, 2019-11-20 08:00:00,
It’s been fifteen years since Gwen Stefani released her debut solo album, Love. Angel. Music. Baby, which featured an ode to her love of the Tokyo neighborhood, Harajuku, and its influence on the fashion world. While she has been criticized for cultural appropriation in the years since, Gwen Stefani says she doesn’t regret her “Harajuku Girls” era, and that it was a decision made out of love for “a culture I was a superfan of.”
The singer reflected on Love. Angel. Music. Baby. in a recent interview with Billboard, in which she revealed that she gets “defensive” when people accuse her of cultural appropriation for her 2004 album and promotional campaign. “When [the album] first came out, I think people understood that it was an artistic and literal bow down to a culture that I was a super fan of,” Stefani told the magazine, referring to the district in Tokyo and the colorful, over-the-top style culture it created.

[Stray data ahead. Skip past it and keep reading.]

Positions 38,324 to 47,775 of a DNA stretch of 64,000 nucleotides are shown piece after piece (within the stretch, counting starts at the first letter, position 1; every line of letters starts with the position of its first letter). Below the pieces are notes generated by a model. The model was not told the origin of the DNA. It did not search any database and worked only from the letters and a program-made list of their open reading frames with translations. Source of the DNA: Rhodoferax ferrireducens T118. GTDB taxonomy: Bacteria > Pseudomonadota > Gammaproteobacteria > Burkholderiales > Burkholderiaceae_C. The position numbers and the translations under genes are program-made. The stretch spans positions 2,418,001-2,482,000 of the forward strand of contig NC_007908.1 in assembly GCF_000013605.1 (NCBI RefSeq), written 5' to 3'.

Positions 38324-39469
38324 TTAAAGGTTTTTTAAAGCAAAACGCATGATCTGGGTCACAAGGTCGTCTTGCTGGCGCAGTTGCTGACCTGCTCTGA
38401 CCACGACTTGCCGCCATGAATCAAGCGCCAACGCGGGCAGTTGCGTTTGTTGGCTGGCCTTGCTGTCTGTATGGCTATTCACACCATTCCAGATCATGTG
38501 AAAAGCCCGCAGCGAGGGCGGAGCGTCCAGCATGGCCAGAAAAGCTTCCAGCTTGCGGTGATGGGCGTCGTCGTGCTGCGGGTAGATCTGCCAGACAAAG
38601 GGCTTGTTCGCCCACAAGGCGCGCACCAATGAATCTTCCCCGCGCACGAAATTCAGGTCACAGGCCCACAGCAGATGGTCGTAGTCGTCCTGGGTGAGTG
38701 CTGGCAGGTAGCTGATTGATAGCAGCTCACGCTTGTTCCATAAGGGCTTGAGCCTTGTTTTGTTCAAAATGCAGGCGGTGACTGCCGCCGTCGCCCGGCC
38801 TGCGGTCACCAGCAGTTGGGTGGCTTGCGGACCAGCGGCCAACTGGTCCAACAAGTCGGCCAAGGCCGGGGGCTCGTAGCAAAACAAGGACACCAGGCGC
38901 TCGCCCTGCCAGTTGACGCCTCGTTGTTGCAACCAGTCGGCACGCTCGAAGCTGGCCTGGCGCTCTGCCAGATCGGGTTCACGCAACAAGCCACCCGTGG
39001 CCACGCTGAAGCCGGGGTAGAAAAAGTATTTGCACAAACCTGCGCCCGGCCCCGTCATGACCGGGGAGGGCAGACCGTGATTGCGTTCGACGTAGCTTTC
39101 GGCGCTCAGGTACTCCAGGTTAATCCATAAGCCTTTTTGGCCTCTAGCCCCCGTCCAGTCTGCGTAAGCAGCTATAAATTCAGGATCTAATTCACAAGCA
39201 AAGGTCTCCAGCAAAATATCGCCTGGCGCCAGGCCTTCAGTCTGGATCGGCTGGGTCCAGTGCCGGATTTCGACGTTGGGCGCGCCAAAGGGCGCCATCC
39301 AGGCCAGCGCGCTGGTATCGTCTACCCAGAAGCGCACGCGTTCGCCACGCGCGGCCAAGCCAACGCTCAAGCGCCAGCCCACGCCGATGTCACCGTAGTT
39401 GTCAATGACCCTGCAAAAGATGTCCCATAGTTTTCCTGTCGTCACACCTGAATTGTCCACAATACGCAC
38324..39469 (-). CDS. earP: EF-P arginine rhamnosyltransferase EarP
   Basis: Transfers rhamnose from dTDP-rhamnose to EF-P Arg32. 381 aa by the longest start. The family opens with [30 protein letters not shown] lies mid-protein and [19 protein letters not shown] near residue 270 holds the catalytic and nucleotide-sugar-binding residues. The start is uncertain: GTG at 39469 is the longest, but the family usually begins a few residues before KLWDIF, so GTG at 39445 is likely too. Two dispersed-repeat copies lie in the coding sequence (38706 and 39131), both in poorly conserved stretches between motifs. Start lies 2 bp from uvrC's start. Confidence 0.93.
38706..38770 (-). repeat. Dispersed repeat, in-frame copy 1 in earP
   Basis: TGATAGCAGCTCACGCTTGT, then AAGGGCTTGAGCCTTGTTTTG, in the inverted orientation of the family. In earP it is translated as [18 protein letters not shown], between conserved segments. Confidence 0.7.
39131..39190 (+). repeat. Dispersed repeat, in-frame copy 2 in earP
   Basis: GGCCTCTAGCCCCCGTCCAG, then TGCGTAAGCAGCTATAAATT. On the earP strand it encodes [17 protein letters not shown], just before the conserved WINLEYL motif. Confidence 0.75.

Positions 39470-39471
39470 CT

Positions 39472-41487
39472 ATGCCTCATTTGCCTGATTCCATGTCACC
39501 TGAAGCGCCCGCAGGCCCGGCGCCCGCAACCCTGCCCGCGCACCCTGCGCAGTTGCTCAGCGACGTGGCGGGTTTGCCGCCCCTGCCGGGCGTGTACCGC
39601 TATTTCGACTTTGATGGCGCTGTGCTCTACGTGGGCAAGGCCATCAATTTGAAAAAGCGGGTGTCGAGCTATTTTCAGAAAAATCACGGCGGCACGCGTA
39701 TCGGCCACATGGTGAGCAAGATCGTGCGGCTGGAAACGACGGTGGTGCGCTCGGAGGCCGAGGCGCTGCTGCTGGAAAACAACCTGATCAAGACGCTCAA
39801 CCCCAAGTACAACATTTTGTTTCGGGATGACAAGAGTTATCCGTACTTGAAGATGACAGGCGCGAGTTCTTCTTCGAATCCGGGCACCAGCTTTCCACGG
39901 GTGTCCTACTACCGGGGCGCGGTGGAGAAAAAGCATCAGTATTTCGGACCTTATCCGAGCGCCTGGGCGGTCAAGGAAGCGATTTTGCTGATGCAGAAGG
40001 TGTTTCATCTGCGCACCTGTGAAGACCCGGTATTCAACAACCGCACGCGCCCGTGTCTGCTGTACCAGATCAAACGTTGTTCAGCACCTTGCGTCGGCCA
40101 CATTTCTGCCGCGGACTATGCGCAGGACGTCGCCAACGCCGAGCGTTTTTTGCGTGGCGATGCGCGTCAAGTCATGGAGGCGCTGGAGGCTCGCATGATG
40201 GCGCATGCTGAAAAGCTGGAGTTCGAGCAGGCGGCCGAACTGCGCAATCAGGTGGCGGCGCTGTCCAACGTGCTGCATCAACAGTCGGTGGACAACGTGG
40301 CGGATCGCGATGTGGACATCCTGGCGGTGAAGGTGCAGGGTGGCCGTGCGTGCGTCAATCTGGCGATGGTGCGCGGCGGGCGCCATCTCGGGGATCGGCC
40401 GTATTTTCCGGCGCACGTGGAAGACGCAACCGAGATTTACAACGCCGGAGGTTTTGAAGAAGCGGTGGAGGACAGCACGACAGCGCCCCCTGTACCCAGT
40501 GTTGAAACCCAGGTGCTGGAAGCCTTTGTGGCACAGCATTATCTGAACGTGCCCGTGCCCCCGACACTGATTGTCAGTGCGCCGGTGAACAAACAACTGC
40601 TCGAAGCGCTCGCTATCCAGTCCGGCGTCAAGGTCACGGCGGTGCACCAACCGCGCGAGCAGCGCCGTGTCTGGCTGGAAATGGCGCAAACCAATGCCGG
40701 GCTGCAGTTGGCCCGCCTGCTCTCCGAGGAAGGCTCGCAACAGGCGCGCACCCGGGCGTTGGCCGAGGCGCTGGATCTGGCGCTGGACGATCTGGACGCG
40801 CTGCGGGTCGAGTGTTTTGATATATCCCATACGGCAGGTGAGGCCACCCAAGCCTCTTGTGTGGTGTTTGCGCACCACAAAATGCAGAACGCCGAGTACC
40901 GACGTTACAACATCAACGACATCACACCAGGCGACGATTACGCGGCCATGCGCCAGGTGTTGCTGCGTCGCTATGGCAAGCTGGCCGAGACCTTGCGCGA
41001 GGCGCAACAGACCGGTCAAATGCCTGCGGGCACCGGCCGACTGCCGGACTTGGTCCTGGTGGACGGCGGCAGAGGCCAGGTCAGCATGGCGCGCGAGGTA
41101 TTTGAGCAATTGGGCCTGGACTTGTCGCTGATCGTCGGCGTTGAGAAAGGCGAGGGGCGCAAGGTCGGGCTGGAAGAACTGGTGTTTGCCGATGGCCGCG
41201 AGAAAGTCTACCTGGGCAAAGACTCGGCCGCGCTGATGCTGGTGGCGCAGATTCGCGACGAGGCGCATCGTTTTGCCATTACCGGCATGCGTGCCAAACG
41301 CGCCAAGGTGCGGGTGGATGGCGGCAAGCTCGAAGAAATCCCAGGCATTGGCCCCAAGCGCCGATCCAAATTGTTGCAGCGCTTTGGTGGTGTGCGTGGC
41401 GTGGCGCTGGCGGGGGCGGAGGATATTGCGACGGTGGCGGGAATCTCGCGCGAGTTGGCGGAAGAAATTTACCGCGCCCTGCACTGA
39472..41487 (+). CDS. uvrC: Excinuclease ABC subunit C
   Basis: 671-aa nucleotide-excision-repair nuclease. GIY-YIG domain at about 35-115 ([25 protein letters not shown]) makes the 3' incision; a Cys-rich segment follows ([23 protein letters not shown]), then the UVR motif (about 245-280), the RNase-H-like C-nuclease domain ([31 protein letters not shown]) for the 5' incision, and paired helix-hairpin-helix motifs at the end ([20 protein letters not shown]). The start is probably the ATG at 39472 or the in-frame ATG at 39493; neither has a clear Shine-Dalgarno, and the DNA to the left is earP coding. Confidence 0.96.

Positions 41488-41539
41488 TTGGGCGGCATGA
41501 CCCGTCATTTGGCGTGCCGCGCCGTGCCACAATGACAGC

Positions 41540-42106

“This album was like a dream. I went in thinking I’m going to make something that could never be possible — me doing a dance record — come true,” she said. “When the Harajuku Girls came out, [my reaction] was like, you’re not even real, you’re a dream. It wasn’t like, ‘You’re not real because you’re Asian.’ Are you kidding me? That would be horrifying!”
“I wanted to write a song that talked about my love for Harajuku,” Stefani explained about the origins of her song, “Harajuku Girls” and the group of backup…
To read the original article from www.bustle.com, Click here